|Saturday, September 23, 2000||
DESPITE some major competition from Metallica, Korn etc., Megadet fails to enjoy the charmed position it deserves. Megadeth’s contribution to teen movies’ soundtracks like Bill and Ted’s Bogus Journey, Last Action Hero and Super Mario Bros has placed them on a somewhat different level — surely nothing higher. But the band has come a long way. This album continues in the vein of Cryptic Writings, combing heavy guitar rock with lyrics that aspire for something beyond standard rock and roll hedonism. Frontman Dave Mustaine leaps onto a new level of song-writing maturity with plenty of headbanging riffs for Dave to ride over. Well, the trademarks are all here — thundering drums, crunchy hooks, sizzling fretburners and bitter vocals. Risk is the band’s ninth album and has greater depth and breadth than its million selling predecessors. The experimental nature of the album leads some of its tracks through busy techno beats — very unlike Megadeth. The stand-out tracks include sturdy opener Insomnia, the nightmarish Price of Darkness, heavy roaster Ecstasy and Crush ‘Em. Go for it — worth taking a risk!
Gloria Estefan — Alma Caribena (Sony Music)«««
Gloria needs no introduction. Today, Latin pop might have become hotter with energetic artists like Ricky Martin, Enrique Iglesias and Jennifer Lopez, but actually they are just doing what Gloria did a few years ago. Latin pop emerged globally two decades ago when Gloria Estefan — the original ‘Congo Queen’ — made her debut with the Miami Sound Machine. So it seems fitting that Gloria Estefan has returned to her roots. Alma Caribena is surely Gloria’s most uncompromisingly Latin offering since 1995’s Abriendo Puertos. Backed by some big names — Jose Feliciano, Papa Lucca, Cella Cruz, Rene Toledo, Yomo Toro, Ed Calle and Emillo Estefan — the Latin star throws herself into a tempo of Brazilian, Columbian and Dominican flavours. Gloria opens with rollicking accordion No me Dejes De Querer. Nuestra Felicidad is a blast of merengue. Solo Por Tu Amor makes for a classy dose of pop-bolero with delightful accordion of Egidio Cuadrado (of Carlos Vives fame). Punto De Referencia is a love ballad set amongst acoustic strings. Tengo Que Decirte is a splendid duet where Gloria joins Jose Feliciano.
This is real Latin pop.
Creed — Human Clay (Sony Music)«««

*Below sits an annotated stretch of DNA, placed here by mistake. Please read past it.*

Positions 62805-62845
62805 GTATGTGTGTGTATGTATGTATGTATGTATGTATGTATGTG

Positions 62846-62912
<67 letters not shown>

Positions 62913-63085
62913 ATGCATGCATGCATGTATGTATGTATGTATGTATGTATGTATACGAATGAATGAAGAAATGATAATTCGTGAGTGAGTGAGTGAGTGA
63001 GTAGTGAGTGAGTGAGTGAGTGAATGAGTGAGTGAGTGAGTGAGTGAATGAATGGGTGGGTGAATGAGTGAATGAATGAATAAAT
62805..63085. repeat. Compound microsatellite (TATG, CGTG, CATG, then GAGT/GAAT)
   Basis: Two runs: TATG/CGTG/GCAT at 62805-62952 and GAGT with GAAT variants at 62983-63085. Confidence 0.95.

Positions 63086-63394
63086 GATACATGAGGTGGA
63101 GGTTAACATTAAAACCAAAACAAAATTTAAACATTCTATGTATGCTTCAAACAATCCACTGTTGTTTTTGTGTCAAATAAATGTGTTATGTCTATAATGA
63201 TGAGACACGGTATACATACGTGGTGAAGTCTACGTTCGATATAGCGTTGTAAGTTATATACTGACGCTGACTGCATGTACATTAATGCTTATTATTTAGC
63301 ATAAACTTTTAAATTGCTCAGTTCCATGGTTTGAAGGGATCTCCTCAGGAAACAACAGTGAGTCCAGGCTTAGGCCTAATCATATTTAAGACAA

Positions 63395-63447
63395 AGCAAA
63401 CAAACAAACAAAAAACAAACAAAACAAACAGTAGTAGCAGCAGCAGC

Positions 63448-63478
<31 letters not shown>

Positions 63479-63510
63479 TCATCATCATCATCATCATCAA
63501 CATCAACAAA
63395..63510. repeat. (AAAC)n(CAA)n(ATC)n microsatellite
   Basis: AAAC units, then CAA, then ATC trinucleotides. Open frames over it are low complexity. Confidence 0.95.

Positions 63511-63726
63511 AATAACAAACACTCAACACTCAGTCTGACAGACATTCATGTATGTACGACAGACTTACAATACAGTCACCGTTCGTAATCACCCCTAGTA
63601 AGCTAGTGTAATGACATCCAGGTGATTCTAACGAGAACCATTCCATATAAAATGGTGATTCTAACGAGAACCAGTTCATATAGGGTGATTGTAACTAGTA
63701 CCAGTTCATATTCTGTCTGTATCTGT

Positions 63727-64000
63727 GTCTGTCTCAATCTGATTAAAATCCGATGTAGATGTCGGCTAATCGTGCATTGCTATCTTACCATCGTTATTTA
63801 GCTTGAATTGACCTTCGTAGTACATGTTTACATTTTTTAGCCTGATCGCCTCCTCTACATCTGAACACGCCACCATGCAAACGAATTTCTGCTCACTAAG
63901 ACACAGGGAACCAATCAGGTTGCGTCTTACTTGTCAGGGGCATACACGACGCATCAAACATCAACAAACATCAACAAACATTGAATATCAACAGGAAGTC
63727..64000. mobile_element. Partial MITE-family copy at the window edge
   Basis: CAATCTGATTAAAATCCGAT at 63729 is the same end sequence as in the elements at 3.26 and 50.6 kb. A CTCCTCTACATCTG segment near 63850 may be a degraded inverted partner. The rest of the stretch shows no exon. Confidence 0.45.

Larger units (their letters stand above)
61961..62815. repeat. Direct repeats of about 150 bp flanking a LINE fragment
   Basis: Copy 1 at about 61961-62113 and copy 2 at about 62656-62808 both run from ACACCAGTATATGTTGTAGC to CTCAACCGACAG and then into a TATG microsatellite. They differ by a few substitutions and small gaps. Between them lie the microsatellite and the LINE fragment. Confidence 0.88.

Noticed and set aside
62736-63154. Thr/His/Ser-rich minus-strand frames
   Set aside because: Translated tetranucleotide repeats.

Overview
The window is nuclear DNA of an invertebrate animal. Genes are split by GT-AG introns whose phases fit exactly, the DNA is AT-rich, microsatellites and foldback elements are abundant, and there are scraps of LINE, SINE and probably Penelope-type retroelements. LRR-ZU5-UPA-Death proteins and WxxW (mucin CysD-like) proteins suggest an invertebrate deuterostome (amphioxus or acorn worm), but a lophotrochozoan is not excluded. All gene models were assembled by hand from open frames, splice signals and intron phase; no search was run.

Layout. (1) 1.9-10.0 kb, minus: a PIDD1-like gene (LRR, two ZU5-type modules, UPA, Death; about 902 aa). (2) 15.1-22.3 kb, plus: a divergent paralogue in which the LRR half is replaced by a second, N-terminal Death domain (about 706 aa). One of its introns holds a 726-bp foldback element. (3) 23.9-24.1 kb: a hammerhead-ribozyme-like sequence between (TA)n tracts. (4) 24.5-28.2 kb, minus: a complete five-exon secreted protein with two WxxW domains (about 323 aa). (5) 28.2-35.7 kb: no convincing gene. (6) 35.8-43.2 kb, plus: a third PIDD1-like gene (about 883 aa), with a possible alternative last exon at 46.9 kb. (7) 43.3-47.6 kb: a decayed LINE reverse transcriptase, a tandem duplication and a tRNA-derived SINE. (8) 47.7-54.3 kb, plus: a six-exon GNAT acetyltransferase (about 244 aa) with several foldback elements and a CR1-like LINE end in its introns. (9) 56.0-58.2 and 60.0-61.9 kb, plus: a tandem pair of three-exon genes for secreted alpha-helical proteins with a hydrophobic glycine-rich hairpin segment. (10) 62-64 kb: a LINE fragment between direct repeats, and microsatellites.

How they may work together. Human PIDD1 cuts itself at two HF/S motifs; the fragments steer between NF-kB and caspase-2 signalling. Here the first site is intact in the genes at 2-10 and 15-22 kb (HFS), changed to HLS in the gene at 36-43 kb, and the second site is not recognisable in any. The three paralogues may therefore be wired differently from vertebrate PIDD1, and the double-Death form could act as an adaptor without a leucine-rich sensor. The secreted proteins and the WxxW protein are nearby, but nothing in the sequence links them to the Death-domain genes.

Creed won instant recognition with its first release My Own Prison, for its progressive sound infused with the classic rock traditions of Led Zeppelin, and the grinding resonance of Rush, building a modern sound on a tradition rock n’ roll foundation. In Human Clay, Trimonti manages to find a balance between rhythm section and unleashed riffs. Scott Stapp’s vocals do not kill the originality of the band in any way. Creed’s coming of age has spelt a rather frustrating swing to the mainstream world of straight heavy metal. The epic Are You Ready? is the opener that sets the standard for raw guitar solos that dominate the album. With Arms Wide Open is a surprise ballad with a beautiful melody. Other tracks worth listening to are What if, Wrong Way, Faceless Man, Wash Away Those Years and Young Grow Old.
Duke Ellington & His Orchestra — Take The ‘A’ Train & Other Hits (Warner Music)««
Duke Ellington is surely the most frequently re-released and re-compiled musician in the history of popular music. This latest collection from Patrick Milligan and Mark Pinkus finds Duke Ellington and his 30’s band playing in and with the conventions of the swing era, working through characteristically lush ingenious textures. The compilation opens with the delightful title track Take The ‘A’ Train. For the set herein, Duke Ellington took his band back to the blues, reconnecting with the most varied source of emotional power behind most worthwhile 20th century popular music. It’s a brilliant brooding compilation with notable masterpieces like Crosstown, Passion Flower, Just Squeeze Me (But Don’t Tease me) and Transbluency.
An enjoyable, swinging session.
Album of the month
The Verve — Urban Hymns (Virgin Records)
It took two albums for Richard Ashcroft to erase the word ‘Mad’ before his name, as the critics chose to dub him way back in 1993. And it took us all this time to wait for the splendid album to hit the Indian music stores. The album is sheer magnificence and the spirit is overwhelming.
This third album, recorded over two years since Verve split up on July 3, 1995, brings in stiff. Urban Hymns boasts of two anthems Bitter Sweet Symphony, a skyscraping no. 2 hit in the USA and passion-soaked. The Drugs Don’t Work, The Rolling People, Come On, Sonnet and Space And Time scale the peaks for their delicately-handled hooks. At 13 tracks over 65 minutes, the album is a heady rich cocktail indeed. It is a rambling, inspiring rock tableau that never breaks the pace.
— Saurabh & Gaurav
This feature was published on August 5, 2000